1. That sounds like a great system you are working with there Meg. I too love watching plants magically appear, and discovering the areas and conditions they seem to prefer. Just this past weekend I took the time to have a really good look at the grass trees appearing on the property and they seem to like spots that are slightly higher than the surrounding ground. During the week I saw Bunnings had many potted grass trees for sale starting from $69, and mine just keep appearing for free. What a blessing!

  2. It was this very thing that attracted me to permaculture Sherri. Elements working together to create a harmonious system. It just made sense to me....also the fact that it can be applied to all aspects of our lives. Wish it would catch on!!

    1. Many hands making our workload lighter - it is so important for those of us wanting to produce more of our own needs and reduce our dependence on the consumer rat race. Hutchy I think it is so hard to gain head space in today's busy world and permaculture is a deliberate way of living that takes much observation, reflection and design that requires a lot of thinking time. However I see a lot of people who love gardening, cooking from scratch, keeping chickens etc, etc. Perhaps what is needed is more exposure to the benefits of good systems design.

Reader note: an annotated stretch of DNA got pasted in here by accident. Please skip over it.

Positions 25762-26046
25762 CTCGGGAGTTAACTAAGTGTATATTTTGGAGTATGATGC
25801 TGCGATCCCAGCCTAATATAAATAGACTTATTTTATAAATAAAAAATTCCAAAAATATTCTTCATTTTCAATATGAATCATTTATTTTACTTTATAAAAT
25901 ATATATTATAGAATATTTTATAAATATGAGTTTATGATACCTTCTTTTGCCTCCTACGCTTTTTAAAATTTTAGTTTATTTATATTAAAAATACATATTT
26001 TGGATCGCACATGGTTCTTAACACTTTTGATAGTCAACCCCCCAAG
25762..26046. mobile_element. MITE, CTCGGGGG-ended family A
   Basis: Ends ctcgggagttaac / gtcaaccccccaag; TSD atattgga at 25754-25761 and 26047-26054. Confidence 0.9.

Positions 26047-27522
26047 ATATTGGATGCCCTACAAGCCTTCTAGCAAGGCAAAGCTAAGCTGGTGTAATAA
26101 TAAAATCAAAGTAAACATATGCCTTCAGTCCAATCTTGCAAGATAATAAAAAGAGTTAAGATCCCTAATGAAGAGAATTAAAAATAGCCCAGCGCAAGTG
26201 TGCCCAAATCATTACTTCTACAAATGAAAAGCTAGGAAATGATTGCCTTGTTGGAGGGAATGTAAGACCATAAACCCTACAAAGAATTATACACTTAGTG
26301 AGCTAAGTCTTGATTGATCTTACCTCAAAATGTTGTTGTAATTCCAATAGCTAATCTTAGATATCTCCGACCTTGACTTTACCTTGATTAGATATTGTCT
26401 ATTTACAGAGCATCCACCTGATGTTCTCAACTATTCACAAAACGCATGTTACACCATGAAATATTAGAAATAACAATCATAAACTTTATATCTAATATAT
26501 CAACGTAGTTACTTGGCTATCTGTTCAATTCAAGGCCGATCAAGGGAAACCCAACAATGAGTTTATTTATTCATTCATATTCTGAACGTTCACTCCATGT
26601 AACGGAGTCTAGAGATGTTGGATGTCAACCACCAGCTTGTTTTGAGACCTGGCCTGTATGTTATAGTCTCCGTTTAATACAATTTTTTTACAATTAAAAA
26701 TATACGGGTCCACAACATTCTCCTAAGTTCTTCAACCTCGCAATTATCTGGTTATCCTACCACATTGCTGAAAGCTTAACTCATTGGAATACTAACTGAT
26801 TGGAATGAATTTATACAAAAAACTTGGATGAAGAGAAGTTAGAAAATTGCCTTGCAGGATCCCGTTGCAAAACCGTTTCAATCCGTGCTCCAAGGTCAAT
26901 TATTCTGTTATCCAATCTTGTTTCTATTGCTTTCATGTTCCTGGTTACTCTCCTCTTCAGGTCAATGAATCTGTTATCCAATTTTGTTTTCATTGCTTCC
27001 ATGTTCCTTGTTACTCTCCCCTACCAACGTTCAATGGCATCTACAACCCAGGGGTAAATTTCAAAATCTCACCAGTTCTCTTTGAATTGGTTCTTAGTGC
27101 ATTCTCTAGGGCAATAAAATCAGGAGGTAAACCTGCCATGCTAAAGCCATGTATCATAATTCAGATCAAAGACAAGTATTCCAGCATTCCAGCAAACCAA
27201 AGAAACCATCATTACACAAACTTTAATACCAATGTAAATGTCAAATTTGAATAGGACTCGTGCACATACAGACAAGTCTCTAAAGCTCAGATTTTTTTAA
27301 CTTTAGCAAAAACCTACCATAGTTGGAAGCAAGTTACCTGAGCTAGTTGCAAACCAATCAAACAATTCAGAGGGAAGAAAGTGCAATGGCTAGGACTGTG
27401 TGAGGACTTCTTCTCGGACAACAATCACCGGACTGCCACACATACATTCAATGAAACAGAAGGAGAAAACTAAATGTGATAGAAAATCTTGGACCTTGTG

3. This is definitely good thoughts on integration. I have found it's imperative in nature, where extremes are not always forgiving.

    Plants need other plants, like people need animals and plants too. We always have plenty of people for other people, but do we consider the animal and plant populations we need in our sphere as well? We can't lay people manure everywhere, but animals are happy to spread it around for us. Just like a plant is happy to cast it's shade, and drop it's leaf litter to feed an under story plant, which might be fixing nitrogen or developing fungi the tree can use.

    When we start to see through integration, we see the possibility for so many working and beneficial relationships. Which, as you said, lightens the workload. We need to let nature do more for us. :)

    1. You're right Chris we do need to let nature do more for us rather than ignore how we might use nature in designing productive systems.